Why The Oil Companies Deny Climate Change

Posted by | February 9, 2012 14:34 | Filed under: Top Stories

by Stuart Shapiro

Fantastic essay by Bill McKibben on climate change deniers.  First he takes apart a recent Wall Street Journal op-ed that was standard fare in denialism.

The article was easily debunked. It was nothing but a mash-up of long-since-disproved arguments by people who turned out mostly not to be climate scientists at all, quoting other scientists who immediately said their actual work showed just the opposite.

It’s no secret where this denialism comes from: The fossil-fuel industry pays for it. (Of the 16 authors of the WSJ article, for instance, five had had ties to Exxon.) Writers from Ross Gelbspan to Naomi Oreskes have made this case with such overwhelming power that no one even really tries denying it any more. The open question is why the industry persists in denial in the face of an endless body of fact showing climate change is the greatest danger we’ve ever faced.

Why doesn’t it fold the way the tobacco industry eventually did?

Then he sets about answering the question he posed.  Basically the tobacco industry had alternative markets abroad so they could afford to cut back sales in the US.  The oil (and coal and natural gas) industry has a big problem if we try to save the planet.

Put another way, in ecological terms it would be extremely prudent to write off $20 trillion worth of those reserves. In economic terms, of course, it would be a disaster, first and foremost for shareholders and executives of companies like ExxonMobil (and people in places like Venezuela).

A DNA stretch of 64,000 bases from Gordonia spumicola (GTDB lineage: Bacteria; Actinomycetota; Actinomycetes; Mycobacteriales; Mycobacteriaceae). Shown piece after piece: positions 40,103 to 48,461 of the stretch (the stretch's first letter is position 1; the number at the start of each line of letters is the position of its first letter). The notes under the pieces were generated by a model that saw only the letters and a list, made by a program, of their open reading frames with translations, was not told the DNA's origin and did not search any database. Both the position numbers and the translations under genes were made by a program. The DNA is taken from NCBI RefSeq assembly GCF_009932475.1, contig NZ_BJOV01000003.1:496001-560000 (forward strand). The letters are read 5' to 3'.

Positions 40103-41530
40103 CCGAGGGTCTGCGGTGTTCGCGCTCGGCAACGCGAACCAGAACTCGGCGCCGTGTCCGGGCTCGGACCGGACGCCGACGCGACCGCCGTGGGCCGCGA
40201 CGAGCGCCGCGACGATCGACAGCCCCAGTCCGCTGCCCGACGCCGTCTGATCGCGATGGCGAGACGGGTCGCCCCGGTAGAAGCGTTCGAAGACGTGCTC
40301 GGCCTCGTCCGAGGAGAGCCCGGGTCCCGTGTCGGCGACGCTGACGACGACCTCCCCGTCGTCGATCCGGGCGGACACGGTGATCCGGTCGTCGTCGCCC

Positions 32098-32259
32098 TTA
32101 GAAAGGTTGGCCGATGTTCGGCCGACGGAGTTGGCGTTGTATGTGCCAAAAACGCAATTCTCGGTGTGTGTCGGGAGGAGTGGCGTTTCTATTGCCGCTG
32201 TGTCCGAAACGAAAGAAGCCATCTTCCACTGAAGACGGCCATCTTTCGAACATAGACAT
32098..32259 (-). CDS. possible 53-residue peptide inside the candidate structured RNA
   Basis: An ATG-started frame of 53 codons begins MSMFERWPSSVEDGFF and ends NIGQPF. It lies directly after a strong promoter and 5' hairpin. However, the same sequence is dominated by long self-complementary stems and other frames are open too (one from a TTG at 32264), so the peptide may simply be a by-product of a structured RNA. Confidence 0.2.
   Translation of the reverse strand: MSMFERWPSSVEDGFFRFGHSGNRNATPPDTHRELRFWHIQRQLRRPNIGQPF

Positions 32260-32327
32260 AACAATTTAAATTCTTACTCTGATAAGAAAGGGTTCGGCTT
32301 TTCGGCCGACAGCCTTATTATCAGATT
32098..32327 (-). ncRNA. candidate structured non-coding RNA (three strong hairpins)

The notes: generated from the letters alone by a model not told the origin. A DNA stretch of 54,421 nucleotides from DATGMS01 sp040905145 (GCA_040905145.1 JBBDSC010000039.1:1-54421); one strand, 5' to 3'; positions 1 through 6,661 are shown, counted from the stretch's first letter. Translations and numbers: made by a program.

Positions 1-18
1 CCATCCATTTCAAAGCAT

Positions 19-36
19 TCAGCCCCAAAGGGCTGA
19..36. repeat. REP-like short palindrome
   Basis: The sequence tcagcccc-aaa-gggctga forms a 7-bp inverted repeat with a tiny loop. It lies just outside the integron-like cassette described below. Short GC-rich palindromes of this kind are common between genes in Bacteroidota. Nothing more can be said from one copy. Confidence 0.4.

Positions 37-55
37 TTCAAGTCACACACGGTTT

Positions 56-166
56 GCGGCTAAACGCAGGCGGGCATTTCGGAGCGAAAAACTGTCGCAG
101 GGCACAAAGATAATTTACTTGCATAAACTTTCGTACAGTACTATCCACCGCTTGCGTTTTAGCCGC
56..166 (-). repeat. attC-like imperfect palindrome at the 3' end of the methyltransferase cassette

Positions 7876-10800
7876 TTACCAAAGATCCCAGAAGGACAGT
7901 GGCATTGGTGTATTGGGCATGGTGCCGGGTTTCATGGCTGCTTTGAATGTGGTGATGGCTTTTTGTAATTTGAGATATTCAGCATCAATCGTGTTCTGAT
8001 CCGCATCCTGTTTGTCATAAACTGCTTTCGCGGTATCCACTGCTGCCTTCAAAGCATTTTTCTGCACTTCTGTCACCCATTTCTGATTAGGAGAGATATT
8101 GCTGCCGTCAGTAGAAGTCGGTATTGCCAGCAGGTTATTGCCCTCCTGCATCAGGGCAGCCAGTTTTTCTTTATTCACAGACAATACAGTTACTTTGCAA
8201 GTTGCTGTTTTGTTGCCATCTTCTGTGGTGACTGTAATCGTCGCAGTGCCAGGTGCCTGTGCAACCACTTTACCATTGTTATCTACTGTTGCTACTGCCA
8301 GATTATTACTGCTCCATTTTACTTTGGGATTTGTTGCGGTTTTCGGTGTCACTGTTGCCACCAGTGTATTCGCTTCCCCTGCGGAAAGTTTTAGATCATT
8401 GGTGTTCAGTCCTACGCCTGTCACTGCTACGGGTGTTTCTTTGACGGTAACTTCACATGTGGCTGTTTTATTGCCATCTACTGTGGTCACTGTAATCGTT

If you run an oil company, this sort of write-off is the disastrous future staring you in the face as soon as climate change is taken as seriously as it should be, and that’s far scarier than drought and flood. It’s why you’ll do anything — including fund an endless campaigns of lies — to avoid coming to terms with its reality.

Of course I don’t think we should write off all of those reserves immediately.  The economic disruption would be too great.  But we need to start phasing out our dependence on fossil fuels now and many of those reserves will need to stay in the ground if we are to avert calamity.  And that will cost the fossil fuel industries trillions of dollars. . . trillions.

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Copyright 2012 Liberaland
By: Stuart Shapiro

Stuart is a professor and the Director of the Public Policy
program at the Bloustein School of Planning and Public Policy at Rutgers
University. He teaches economics and cost-benefit analysis and studies
regulation in the United States at both the federal and state levels.
Prior to coming to Rutgers, Stuart worked for five years at the Office
of Management and Budget in Washington under Presidents Clinton and
George W. Bush.

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